I received the following message/advertisement in my LinkedIn account asking me to defend major polluters of my own water supply! You can read my response following the advertisement. Interestingly, I was unable to reply to this advertisement from my inbox in LinkedIn. So, I sent an email. I am also posting the information here in case anyone else feels compelled to respond as well.
I wanted to reach out to you about a growing threat to the future of the medical device industry and your business.
I’m writing specifically about the future availability of fluoropolymers. Fluoropolymers play a critical role in medical device technologies, from pacemakers and catheters to coatings for surgical tools and device packaging. Their unique combination of properties helps reduce the risk of infection and other complications. Without fluoropolymers, many of today’s medical devices simply would not exist or be as effective.
There is, however, an aggressive movement to enact extremely broad legislation treating all PFAS (per- and polyfluoroalkyl substances) as a single class and restricting their use, which includes fluoropolymers. The advocates for such policies would have lawmakers treat the diverse family of PFAS chemistries as one substance, even though science shows that’s clearly not the case.
All PFAS are not the same, and it is neither scientifically accurate nor responsible to regulate them as such. This summer, a rigorous, peer-reviewed study, building upon earlier research and published in an academic journal, demonstrated conclusively that 96% of the types of fluoropolymers on the global market meet internationally recognized criteria for identifying polymers of low concern to human health or the environment and that fluoropolymers are a distinct category of PFAS that should not be grouped with other PFAS for regulatory purposes.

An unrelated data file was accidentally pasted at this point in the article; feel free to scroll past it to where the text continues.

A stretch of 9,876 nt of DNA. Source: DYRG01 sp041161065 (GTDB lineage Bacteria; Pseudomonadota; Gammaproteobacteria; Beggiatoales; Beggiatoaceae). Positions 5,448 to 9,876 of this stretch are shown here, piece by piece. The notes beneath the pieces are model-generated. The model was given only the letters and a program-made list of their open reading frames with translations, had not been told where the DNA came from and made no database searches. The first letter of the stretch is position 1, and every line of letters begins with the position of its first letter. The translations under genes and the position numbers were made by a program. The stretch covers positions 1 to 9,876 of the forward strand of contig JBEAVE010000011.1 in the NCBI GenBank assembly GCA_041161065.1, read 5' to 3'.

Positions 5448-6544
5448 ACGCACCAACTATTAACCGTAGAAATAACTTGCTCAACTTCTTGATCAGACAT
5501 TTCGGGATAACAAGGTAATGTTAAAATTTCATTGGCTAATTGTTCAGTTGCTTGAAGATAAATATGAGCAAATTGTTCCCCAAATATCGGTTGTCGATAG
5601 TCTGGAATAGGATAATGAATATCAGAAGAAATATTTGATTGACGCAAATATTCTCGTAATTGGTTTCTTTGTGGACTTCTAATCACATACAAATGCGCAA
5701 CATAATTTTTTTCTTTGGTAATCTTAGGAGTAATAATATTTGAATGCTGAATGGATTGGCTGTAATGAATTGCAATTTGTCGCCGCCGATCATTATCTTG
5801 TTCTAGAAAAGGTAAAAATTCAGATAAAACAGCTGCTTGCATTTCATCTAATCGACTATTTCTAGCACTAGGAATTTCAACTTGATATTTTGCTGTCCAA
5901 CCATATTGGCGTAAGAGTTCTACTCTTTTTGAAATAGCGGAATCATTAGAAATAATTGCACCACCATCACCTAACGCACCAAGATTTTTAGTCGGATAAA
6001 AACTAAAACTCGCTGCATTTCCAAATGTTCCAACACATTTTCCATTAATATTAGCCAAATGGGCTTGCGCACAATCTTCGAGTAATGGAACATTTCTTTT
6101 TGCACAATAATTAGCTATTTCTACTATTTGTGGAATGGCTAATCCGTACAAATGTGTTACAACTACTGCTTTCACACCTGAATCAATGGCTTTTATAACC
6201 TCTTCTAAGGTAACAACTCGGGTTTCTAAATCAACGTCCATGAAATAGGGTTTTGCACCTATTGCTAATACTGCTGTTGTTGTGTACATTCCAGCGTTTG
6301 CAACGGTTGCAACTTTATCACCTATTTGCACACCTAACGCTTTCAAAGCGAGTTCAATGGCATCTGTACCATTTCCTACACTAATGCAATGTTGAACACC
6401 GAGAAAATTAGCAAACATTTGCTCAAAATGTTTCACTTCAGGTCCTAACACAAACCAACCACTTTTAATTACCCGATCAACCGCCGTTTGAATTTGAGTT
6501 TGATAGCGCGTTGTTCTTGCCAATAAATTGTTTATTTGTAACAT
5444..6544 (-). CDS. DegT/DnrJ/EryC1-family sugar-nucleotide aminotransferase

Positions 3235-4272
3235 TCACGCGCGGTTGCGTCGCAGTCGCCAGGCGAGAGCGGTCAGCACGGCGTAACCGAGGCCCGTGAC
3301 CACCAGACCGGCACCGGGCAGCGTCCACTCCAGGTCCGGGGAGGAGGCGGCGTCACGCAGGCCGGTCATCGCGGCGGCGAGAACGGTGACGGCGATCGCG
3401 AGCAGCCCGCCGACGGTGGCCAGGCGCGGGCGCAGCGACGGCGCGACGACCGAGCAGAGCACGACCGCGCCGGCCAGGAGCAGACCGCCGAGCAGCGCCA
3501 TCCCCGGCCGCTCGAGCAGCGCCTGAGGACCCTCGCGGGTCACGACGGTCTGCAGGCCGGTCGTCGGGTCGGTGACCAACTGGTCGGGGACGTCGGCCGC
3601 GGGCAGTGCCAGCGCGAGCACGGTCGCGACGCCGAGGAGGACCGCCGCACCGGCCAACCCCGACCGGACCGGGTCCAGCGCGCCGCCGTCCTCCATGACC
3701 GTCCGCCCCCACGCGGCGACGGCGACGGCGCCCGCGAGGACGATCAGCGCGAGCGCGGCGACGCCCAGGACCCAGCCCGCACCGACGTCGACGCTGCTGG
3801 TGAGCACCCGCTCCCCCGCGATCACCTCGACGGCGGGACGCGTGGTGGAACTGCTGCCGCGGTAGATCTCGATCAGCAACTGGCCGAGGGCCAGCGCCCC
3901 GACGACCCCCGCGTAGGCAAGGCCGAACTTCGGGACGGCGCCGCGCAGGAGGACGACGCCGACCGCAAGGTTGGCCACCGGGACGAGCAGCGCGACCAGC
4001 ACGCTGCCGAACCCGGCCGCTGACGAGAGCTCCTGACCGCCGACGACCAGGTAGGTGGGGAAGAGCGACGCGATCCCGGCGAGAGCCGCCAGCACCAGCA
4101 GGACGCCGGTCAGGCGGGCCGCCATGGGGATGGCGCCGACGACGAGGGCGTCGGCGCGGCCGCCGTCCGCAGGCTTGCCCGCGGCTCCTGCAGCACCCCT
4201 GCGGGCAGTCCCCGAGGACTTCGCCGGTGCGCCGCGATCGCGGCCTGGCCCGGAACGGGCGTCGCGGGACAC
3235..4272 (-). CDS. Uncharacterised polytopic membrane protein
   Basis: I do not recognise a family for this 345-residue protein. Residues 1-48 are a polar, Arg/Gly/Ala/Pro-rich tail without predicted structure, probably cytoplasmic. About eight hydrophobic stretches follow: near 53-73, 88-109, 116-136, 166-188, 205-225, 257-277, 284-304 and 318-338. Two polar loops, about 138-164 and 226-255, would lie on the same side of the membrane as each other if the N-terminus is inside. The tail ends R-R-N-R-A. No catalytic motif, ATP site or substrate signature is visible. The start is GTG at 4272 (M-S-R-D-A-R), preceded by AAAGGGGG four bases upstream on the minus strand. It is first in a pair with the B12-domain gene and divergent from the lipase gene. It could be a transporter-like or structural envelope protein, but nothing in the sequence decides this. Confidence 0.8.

Overly broad regulation of PFAS as a single class is a serious threat to both medical device manufacturers and, most importantly, users. Regardless of existing FDA device approvals, it could become difficult to produce medical devices as we know them today. Technology should not go backwards. If PFAS chemistries are banned, your industry may be impacted immediately, and the next big innovation in the field may be delayed or prohibited from future use.
I encourage you to learn more about the uses of fluoropolymers in your industry so that your business is prepared to respond to broad anti-PFAS initiatives that could threaten the medical device industry. I invite you to use the Performance Fluoropolymer Partnership’s page as a starting point in your research. Please also feel free to reach out to me if you’d like to join or support our efforts to ensure that PFAS regulation is scientifically sound.
Director, Product Communications
American Chemistry Council
Here is my response:
I received a message/ad from you on LinkedIn about protecting the medical device industry in its use of PFAS. Most people do not need medical devices, but everyone needs water. I live in Minnesota, and our drinking water is polluted extensively with PFAS thanks to the medical device industry and other parts of the war machine. We, the people, are the ones who need protection from you. Do you even understand how sick people have been made, innocent people, even children from PFAS contamination? Do you understand how the industry does not pay for its damages? How can you even sleep at night?
Dr. Marie Kube, Ph.D.
Chemist and Biologist
If you, or a loved one, have developed cancer as a result of perfluoroalkyl substances (PFAS) exposure as well as government and private entities who are remediating PFAS contamination, you may be entitled to compensation: